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Challenges Facing Folding Carton Printers

The folding carton industry is gearing up to take advantage of improving economic conditions by leveraging sustainability advantages, technology investments, and innovation.

September 2012 By Paperboard Packaging Council
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Growing challenges

Folding carton companies share the challenges and uncertainty that all U.S. businesses face. To offset increasing healthcare costs and an expected increase in federal taxes, Kyle Eldred, president of Frankston Packaging in Southlake, Texas, found a way to increase competitiveness in one division by on-shoring—finding a U.S.-based firm with a more competitive cost structure. "Everybody wins," he says, "because we still serve our customer at a profit and another U.S. company has increased volume and profitability."

Zaas employs a successful "one-stop shop" strategy. By offering customers the ability to source both rigid boxes and folding cartons from his company, he feels he has found a competitive advantage. He adds, "Lead times become shorter and shorter every year and we continue to try to be flexible, which makes it easy to do business with us."

According to Zaas, some companies have difficulty hiring qualified full-time employees, which can result in the use of more temporary labor. He says that his company is fortunate. "We are pleased that a substantial majority of our employees have over ten years of experience and are dedicated to producing quality boxes on-time, even when I ask them to do the impossible," he states.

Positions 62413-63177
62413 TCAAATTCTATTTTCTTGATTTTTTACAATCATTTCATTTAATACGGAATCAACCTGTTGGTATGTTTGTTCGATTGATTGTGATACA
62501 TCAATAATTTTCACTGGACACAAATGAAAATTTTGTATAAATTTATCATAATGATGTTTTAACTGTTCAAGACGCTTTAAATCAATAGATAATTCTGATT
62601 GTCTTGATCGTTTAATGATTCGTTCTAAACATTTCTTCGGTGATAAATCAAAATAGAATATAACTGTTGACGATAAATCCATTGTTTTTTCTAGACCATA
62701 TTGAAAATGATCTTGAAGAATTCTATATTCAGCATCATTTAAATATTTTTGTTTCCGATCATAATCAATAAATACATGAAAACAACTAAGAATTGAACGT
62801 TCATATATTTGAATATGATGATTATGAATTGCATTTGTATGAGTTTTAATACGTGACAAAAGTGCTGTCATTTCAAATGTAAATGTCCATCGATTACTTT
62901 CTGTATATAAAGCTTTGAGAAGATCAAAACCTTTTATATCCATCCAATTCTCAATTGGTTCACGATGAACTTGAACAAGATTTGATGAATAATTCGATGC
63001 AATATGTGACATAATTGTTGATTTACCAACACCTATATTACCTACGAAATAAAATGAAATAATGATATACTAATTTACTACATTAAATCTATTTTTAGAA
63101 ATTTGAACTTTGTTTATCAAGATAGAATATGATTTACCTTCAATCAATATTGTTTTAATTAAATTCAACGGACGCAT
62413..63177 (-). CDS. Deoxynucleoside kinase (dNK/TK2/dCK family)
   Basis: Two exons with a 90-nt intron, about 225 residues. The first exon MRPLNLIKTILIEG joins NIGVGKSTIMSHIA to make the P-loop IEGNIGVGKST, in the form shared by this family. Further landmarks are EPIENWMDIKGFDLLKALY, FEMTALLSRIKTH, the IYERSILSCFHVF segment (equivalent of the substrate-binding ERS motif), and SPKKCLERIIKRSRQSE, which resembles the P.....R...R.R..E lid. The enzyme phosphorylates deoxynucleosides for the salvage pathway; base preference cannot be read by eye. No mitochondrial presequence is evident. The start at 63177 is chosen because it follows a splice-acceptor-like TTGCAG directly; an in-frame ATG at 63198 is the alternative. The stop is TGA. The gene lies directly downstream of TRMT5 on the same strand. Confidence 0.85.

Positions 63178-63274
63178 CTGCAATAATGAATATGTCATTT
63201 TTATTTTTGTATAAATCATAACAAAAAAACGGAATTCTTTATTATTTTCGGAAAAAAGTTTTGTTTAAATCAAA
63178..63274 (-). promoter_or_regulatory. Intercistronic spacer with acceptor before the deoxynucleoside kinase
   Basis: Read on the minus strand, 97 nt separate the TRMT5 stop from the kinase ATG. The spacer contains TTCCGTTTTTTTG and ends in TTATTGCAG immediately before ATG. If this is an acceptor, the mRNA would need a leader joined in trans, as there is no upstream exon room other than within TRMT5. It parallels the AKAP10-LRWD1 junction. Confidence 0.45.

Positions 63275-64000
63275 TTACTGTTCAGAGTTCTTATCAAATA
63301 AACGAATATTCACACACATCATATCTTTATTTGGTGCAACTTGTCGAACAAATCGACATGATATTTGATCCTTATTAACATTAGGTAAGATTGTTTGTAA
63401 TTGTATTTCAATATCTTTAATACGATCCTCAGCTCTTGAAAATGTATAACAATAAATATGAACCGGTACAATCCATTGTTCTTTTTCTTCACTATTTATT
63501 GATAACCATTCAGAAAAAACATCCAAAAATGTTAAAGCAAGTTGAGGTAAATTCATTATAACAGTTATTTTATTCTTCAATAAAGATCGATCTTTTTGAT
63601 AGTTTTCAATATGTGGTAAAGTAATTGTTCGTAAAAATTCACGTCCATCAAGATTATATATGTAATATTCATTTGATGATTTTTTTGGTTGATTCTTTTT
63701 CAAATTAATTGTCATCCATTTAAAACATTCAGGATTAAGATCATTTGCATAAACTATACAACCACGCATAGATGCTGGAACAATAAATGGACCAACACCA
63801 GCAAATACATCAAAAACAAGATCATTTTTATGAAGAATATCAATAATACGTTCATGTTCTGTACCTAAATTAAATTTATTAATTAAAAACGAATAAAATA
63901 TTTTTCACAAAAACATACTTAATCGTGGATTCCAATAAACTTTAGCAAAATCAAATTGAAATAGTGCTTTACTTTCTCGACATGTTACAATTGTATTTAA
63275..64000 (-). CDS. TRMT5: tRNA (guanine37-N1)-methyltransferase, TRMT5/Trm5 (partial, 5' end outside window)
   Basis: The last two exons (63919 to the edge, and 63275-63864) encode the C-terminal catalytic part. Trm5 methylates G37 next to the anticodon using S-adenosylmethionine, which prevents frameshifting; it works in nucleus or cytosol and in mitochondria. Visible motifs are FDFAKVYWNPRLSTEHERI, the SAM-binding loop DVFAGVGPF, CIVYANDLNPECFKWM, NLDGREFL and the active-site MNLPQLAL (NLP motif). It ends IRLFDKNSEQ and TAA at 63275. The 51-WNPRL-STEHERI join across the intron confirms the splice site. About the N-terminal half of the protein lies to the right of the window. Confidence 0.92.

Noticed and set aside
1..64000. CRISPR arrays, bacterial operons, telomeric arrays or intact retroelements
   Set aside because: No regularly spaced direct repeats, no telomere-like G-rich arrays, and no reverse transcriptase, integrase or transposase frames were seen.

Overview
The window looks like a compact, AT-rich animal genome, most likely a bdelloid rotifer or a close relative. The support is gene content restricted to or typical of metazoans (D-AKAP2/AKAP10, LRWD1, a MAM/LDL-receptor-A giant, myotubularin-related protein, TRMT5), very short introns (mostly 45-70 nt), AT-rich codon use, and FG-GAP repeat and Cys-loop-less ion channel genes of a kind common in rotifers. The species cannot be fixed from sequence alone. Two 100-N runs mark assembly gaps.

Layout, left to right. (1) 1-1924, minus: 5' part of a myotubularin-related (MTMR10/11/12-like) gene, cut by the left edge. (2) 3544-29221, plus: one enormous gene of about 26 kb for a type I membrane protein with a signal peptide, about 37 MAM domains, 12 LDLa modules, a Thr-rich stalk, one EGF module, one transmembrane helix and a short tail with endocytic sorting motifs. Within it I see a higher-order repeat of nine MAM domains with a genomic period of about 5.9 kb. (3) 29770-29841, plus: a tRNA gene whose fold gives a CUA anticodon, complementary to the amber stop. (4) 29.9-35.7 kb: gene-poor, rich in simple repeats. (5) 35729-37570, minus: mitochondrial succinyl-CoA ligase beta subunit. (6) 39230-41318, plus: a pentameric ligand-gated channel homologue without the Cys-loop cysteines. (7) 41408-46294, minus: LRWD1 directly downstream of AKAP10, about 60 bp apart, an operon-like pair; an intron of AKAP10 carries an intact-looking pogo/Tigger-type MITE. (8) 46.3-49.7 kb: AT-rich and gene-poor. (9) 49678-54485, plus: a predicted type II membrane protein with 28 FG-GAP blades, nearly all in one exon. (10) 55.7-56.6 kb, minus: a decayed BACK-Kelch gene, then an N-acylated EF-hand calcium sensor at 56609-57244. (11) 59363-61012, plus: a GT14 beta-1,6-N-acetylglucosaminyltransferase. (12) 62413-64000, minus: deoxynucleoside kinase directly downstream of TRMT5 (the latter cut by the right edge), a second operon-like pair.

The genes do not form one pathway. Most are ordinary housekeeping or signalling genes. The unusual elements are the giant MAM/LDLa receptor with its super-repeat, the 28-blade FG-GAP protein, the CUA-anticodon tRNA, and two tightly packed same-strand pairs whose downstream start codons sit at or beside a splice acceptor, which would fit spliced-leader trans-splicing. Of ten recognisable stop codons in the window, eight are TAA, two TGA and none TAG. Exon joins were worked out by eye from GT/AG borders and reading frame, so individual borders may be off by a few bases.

In the beverage industry, according to the 2012 PPC Trends Report, plastic bottles and flexible packaging are continuing to take market share from paperboard. Even paper-based aseptic milk containers, which account for 70 percent of the world's milk packaging, are seeing increased competition from plastic PET containers and stand-up flexible pouches.

Nevertheless, RISI, the internationally recognized research firm, forecasts beverages among the highest growth folding carton end-use categories during the next five years. Some of the challenge is being met by innovation. For example, the world's first pulp-molded wine bottle is being introduced in the U.K. at the end of the year. Developed by GreenBottle, it weighs about 60 g, compared with 400+ g for its glass equivalent, and can be recycled with newspapers or even composted.

At Winston Packaging, Gordon notes the burden of increasing costs of raw materials, which customers are reluctant to accept as pass-throughs. To help manage these costs, Gordon decided to invest in new technology throughout his operation from prepress to printing, as well as in cutting and finishing. Improved technology with faster makereadies and run speeds help offset higher input costs. As a result, he says, "We will be well-positioned to grow our business and supply competitively priced products to our customers."

Paperboard Packaging Council (PPC) president, Ben Markens, notes that at the recent printing expo, drupa 2012 in Dusseldorf, there was a lot of activity by U.S.-based companies. "I spoke to many owners who are placing orders for new equipment throughout their plants, just like James [Gordon] did. The OEMs are reporting a very strong year. Reading the trade press, we see lots of capital purchases and plant upgrades in both small and publicly traded organizations."